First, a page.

Download A Question of Genocide: Armenians and Turks at the End of by Ronald Grigor Suny, Fatma Müge Göçek, Norman M. Naimark PDF

By Ronald Grigor Suny, Fatma Müge Göçek, Norman M. Naimark

100 years after the deportations and mass homicide of Armenians, Greeks, Assyrians, and different peoples within the ultimate years of the Ottoman Empire, the background of the Armenian genocide is a sufferer of old distortion, state-sponsored falsification, and deep divisions among Armenians and Turks. operating jointly for the 1st time, Turkish, Armenian, and different students current right here a compelling reconstruction of what occurred and why.

This quantity gathers the main updated scholarship on Armenian genocide, how the development has been written approximately in Western and Turkish historiographies; what was once taking place at the eve of the disaster; pix of the perpetrators; unique bills of the massacres; how the development has been perceived in either neighborhood and overseas contexts, together with global struggle I; and reflections at the broader implications of what occurred then. the result's a entire paintings that strikes past nationalist grasp narratives and provides a extra whole knowing of this tragic occasion

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A Question of Genocide: Armenians and Turks at the End of the Ottoman Empire

100 years after the deportations and mass homicide of Armenians, Greeks, Assyrians, and different peoples within the ultimate years of the Ottoman Empire, the background of the Armenian genocide is a sufferer of old distortion, state-sponsored falsification, and deep divisions among Armenians and Turks.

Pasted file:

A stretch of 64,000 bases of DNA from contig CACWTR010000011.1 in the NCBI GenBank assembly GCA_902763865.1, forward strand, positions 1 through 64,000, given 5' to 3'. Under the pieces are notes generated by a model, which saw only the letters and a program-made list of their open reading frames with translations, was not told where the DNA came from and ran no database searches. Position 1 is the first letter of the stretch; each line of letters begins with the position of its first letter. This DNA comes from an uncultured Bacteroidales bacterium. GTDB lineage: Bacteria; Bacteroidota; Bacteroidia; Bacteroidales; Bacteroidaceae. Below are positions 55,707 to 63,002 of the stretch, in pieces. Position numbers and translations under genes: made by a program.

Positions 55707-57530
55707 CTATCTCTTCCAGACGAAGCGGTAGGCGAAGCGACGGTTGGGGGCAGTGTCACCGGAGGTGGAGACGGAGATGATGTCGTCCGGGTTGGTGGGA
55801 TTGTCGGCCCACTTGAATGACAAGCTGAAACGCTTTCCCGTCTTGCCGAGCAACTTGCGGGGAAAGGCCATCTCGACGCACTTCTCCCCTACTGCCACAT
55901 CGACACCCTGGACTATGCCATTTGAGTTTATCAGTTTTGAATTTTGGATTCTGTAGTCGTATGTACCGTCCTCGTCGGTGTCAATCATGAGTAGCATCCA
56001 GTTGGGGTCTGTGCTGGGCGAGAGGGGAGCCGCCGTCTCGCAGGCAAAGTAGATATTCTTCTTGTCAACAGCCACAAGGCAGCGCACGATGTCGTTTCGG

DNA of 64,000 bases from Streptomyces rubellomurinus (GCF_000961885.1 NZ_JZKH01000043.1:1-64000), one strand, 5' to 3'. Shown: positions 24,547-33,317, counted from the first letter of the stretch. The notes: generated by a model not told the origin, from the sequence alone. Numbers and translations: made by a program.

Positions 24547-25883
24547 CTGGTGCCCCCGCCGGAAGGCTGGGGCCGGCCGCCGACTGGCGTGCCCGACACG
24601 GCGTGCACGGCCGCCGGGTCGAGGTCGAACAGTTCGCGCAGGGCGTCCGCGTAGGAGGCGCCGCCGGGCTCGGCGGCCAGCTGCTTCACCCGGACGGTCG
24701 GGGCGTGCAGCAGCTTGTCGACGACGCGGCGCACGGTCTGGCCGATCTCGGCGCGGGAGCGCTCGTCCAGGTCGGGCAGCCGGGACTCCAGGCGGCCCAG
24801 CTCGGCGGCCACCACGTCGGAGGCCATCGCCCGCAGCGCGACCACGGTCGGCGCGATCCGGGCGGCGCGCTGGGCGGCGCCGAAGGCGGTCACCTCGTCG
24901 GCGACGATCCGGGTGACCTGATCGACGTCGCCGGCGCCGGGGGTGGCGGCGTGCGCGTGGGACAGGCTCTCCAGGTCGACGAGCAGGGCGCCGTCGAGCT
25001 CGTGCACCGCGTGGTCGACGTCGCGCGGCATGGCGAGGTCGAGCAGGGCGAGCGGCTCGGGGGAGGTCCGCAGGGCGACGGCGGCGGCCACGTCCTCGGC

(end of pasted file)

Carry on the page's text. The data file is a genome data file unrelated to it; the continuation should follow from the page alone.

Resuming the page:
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Armenian “genocide consciousness” fed on the persistent and ever more aggressive denial by the Turkish government and sponsored spokesmen, including some with academic credentials, that the deportations and massacres had been ordered by the Young Turk government in an attempt to exterminate one of the peoples of the Ottoman Empire, that 1915 fit the United Nations definition of genocide. More deadly were the actions of Armenian terrorists, from 1973 into the early 1980s, who tried to raise the visibility of the issue by assassinating Turkish officials and setting off bombs in public places.

This vague formulation, carefully chosen to avoid charges of separatism, was refined in 1907 to make even clearer that the Dashnaks favored the formation of autonomous regions within two federative states, one Ottoman, the other Russian. In alliance with oppositional movements of other Ottoman peoples, most importantly the Young Turks, the Dashnaktsutiun expected European pressure on the Ottoman Empire to combine with the internal revolution to bring down Abdülhamid’s autocracy. Later the party abandoned its hopes of European intervention and became more overtly socialist.

Later the party abandoned its hopes of European intervention and became more overtly socialist. 64 From 1908 until the Genocide of 1915, all Armenian political parties, including the Hnchaks, worked within the parliamentary system of the Ottoman Empire and abjured revolutionary activity. Despite continued discrimination and attacks on Armenians (most violently in the Adana massacres of 1909), Armenians continued to operate as loyal subjects of the empire, and many public figures held high office and were visible in society.

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